As we soldiers neared the end of our training in nuclear weapons at Sandia Base, New Mexico, we got to fill out a "Dream Sheet" and list in descending order the duty stations where we would like to serve in our Army specialty. I put Germany first because I spoke German, and I got my wish. I was afraid of being sent to freezing cold Korea, where my cousin Warren Barton had served as a spook in the Army Security Agency after learning Korean at the Defense Language Institute in Monterey, California. My buddy Larry Parr also went there and learned Russian. Then he got posted to Berlin, Germany, and he would listen in on Russian radio-operators calling out "Там ли? Там ли?" ("Are you there? Are you there?") over the radio.

After graduation where we received a diploma showing an atomic bomb going off, I had two weeks of leave back in Seattle before I had to report to Fort Dix, New Jersey, for military transport to Frankfurt am Main in Germany. The first words I heard in German when we landed were "Noch zehn" ("Ten more"), spoken by a German woman indicating that there was room on the bus for ten more soldiers. The bus took us to Gutleut Kaserne, where I stayed overnight and then traveled further to Boblingen south of Stuttgart. When one soldier stole another soldier's coat, the Army told us that we would not proceed to our duty stations until the stolen coat was returned to its rightful owner, and it was. Either at Boblingen or some other point en route, an Army guy singled me out in a large crowd of soldiers and said to me, "You there! Isn't it hard for you to write in your notebook and listen at the same time?" I reponded, "Yes, specialist." Then he reasoned aloud, "So don't you think you should put your notebook away?" Mystified at such treatment, I informed him, "I am writing down what you say, specialist." My taking a lot of notes is almost a kind of cheating in life.

I was sent on a German Bundesbahn train to Heilbronn am Neckar, where a call was made for my Army outfit to come and pick us soldiers up. Meanwhile I got into a conversation with an old man who had served in the German army on the Eastern Front in Russia, where he was wounded. In a German army hospital, Hitler came through to visit the troops, and the wounded man said to Hitler, "Fuer mich ist der Krieg wohl aus" ("For me the war is probably over"), and Hitler just smiled and moved on. When the American army vehicle picked me and some other GI's up from the train-station, we went up a hill and past a little eatery that one soldier told us was called "Tilly's" by the soldiers, and he promised us that we would be spending a lot of time there, and he was right. I spent countless hours there at the Weinstube Braun, eating Knackwurst and Schinken (ham) in sandwiches and slurping Gulaschsuppe while reading stacks of German magazines.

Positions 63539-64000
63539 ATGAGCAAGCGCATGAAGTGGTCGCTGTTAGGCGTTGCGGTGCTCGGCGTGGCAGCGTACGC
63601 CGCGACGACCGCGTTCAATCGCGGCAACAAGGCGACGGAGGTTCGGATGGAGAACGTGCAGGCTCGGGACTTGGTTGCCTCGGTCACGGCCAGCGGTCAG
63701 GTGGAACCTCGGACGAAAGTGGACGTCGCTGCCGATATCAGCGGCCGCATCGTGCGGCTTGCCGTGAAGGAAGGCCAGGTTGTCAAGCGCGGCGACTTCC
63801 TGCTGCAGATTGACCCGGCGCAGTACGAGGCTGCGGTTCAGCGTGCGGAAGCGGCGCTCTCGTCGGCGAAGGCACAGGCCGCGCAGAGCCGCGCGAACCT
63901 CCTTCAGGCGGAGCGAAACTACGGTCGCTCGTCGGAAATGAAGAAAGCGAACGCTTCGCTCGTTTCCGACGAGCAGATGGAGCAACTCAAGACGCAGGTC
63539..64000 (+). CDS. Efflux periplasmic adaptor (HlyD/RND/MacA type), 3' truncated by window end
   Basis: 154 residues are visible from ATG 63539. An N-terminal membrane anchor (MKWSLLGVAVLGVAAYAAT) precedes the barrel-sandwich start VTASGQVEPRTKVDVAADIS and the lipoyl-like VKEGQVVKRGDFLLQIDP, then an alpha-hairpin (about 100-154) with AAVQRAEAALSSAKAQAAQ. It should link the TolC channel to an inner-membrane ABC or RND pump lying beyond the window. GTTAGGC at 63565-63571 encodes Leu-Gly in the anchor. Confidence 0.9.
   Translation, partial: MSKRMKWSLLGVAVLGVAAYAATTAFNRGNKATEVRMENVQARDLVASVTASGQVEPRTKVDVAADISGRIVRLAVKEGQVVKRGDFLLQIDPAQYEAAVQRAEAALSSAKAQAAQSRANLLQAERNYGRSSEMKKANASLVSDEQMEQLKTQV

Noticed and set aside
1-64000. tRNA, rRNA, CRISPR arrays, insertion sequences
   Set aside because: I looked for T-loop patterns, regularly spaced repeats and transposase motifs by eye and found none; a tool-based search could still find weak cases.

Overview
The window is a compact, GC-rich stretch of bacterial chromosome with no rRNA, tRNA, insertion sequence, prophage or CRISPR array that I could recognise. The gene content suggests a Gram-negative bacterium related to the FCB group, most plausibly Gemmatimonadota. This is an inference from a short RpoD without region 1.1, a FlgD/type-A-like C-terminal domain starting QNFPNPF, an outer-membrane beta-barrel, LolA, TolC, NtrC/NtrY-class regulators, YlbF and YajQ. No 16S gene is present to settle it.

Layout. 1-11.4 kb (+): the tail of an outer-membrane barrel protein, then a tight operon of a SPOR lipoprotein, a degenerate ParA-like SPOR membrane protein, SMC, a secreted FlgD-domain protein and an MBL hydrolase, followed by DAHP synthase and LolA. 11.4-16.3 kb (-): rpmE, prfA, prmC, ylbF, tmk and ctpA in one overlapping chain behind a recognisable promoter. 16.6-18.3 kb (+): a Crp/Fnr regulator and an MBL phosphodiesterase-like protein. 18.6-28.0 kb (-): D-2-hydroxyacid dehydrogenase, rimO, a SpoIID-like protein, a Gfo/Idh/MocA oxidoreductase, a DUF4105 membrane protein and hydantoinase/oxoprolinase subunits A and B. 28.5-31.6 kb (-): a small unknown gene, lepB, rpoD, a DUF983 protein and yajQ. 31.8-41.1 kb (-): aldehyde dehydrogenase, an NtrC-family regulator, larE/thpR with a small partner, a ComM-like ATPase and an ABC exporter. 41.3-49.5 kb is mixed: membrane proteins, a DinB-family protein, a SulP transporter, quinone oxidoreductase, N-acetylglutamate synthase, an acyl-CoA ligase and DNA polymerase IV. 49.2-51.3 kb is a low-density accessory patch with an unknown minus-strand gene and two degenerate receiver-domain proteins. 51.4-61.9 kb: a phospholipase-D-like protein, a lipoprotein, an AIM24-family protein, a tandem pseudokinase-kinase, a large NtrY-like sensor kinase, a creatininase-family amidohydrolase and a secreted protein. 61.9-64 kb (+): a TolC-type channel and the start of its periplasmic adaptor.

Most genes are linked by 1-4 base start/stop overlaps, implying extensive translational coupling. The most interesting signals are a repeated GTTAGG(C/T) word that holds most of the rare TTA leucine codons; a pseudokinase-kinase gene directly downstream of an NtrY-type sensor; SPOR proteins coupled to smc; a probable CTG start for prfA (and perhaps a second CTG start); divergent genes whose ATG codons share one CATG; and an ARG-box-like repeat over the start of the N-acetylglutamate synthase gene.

Although I was assigned to the 23rd Ordnance Company, I was processed in next door at the 101st Ordnance Battalion. There was a Russian propaganda poster up on the wall and I translated for the soldiers the slogan below a picture of Vladimir Lenin: Самый Человеческий Человек -- "A Most Humane Human." Although I do not cheat on tests, by the time of high school graduation I had learned many tricks to get the highest possible score in test-taking, so with 149 I had a high score on the General Technical exam in Basic Combat Training, and a clerk processing me in to the battalion said that now he would have to call up some soldier out in the boonies and tell him that he no longer had the highest GT score in the battalion. That mini-triumph was ego-stroking, but I have always been fully aware that I am barely smart enough to work as an independent scholar in artificial intelligence. All the IQ (intelligence quotient) tests over the years told me that I was at the ninety-eighth (98th) percentile of intelligence in the general population, which is a rank at the very bottom of intelligence among computer scientists. I dare to claim that I have solved AI not because of any claim to being smart, but because I have a knack for foreign languages and because my slow, plodding intellect figured out how the mind works after thirteen years of scribbling theories into notebooks.